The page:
On this day in 1882, John Drinkwater was born.
On this day in the year 1793, Henry Francis Lyte was born.
On this day in 1598, Christopher Marlowe was killed in a street brawl.
I told you last week there were big things coming up and here you go. Killed in a street brawl. That infallible source alerts us to the “fact” that this may or may not be true, but that’s not going to stop us from investigating Marlowe ourselves, now is it?
In case you have, as I had, forgotten Christopher Marlowe, he was a contemporary of, but predecessor to, Shakespeare. My researches led me to three
crappy old books which speak incredibly highly of his work. He’s regarded by them all as the founder of English Drama.
Following the bent of his own fiery genius and striking out boldly on his own, Marlowe freed himself and English drama from the rigid bondage of classical rules.John Metcalf, English Literature (1912, 1930)
Everything that Marlowe wrote is stamped with a love of beauty and of the impossible.Halleck’s New English Literature (1913)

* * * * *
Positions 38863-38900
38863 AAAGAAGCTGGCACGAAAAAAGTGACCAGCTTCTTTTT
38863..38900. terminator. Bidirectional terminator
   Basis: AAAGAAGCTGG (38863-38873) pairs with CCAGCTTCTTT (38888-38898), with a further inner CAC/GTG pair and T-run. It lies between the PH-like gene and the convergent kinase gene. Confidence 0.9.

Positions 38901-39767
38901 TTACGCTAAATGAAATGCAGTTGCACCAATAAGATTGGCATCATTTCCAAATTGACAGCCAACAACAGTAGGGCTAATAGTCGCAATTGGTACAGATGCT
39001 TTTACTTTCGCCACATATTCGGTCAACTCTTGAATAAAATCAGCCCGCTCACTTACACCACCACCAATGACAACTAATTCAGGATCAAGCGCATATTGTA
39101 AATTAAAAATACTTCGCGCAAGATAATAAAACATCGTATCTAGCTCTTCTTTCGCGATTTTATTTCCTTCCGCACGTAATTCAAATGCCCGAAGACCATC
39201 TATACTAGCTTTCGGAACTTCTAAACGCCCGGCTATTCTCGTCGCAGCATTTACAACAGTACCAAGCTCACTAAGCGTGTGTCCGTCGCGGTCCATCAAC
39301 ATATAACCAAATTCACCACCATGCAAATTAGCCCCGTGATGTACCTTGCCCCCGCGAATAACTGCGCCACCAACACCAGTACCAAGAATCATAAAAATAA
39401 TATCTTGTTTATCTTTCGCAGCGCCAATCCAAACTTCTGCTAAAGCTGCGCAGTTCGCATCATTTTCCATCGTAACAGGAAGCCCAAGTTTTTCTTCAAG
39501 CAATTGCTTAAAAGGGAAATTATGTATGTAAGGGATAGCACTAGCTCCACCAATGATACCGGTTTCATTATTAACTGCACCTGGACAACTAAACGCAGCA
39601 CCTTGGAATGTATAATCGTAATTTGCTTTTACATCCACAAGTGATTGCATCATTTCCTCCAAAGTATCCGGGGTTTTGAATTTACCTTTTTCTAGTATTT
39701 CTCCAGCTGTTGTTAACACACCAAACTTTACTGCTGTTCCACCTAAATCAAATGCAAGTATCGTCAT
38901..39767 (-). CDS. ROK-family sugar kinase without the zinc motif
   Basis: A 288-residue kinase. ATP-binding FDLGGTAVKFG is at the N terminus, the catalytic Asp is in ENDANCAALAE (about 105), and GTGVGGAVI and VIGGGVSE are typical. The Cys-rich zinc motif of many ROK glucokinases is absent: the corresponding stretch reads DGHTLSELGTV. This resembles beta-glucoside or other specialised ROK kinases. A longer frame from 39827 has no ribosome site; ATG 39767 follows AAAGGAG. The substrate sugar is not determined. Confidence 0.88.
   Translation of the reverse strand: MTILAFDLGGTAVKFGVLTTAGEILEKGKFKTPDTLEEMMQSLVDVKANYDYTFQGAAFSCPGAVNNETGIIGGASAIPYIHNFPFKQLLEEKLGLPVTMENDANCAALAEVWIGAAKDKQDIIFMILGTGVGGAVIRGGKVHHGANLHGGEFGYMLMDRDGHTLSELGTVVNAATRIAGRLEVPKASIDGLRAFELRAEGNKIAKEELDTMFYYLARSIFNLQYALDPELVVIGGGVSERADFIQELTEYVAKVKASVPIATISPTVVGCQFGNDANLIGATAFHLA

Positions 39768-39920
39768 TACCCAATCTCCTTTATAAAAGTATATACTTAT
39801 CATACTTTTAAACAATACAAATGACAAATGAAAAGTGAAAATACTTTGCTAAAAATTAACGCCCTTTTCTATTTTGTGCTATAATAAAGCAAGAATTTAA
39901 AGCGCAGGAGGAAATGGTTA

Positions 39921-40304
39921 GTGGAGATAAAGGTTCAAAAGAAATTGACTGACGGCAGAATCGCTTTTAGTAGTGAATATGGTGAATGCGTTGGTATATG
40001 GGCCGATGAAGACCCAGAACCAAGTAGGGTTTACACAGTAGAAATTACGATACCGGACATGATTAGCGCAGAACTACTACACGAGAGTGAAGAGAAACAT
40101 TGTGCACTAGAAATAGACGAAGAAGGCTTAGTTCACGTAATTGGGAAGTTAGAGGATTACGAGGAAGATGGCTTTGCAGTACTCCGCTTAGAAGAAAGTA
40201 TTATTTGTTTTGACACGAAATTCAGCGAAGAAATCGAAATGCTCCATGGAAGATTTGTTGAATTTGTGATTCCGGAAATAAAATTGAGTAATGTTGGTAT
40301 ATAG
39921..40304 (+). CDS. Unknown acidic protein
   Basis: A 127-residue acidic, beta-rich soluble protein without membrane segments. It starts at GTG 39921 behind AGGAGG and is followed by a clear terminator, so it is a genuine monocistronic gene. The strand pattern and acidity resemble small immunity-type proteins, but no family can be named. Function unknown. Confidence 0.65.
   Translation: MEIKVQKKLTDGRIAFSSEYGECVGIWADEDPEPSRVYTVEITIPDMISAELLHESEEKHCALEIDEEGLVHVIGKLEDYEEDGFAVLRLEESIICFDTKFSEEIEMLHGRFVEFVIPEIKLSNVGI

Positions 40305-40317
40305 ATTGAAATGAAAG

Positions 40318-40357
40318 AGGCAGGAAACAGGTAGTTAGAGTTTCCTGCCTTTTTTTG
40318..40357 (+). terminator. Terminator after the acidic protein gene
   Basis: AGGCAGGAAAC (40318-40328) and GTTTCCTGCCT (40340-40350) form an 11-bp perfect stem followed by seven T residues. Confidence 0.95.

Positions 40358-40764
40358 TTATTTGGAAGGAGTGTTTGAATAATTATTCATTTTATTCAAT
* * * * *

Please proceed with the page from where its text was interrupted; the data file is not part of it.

He is never to be ranked among the minor poets of his time.William Simonds, A Student’s History of English Literature (1902)
Of his death, Simons tells us
Marlowe, twenty-nine years old, died a tragic and disgraceful death. Such was the end of not a few of the brilliant characters who wasted genius and life thus in the prodigal age of the great queen.A Student’s History of English Literature (1902)
Halleck, that he “was fatally stabbed in a tavern quarrel.”
In a footnote to the 1930 edition of English Literature, Metcalf provides detail.
Halleck comments further that Marlowe “unwittingly wrote his own epitaph in that of Dr. Faustus:”
Daily Reading June 1
- Lyte’s “Abide with Me”
- Drinkwater’s “Birthright”
- Cabell’s “Porcelain Cups” [What a way to ruin a mood. No. I do not want porcelain cups on ebay. It’s a short story you idiot.]
Forget those. Read Marlowe’s “The Passionate Shepherd to his Love”*
Come live with me and be my love, And we will all the pleasures prove, That Valleys, groves, hills, and fields, Woods, or steepy mountain yields.
Stay well. Stay safe. Keep reading.
* The Oxford Book of Sixteenth Century Verse (1932) is 900 pages.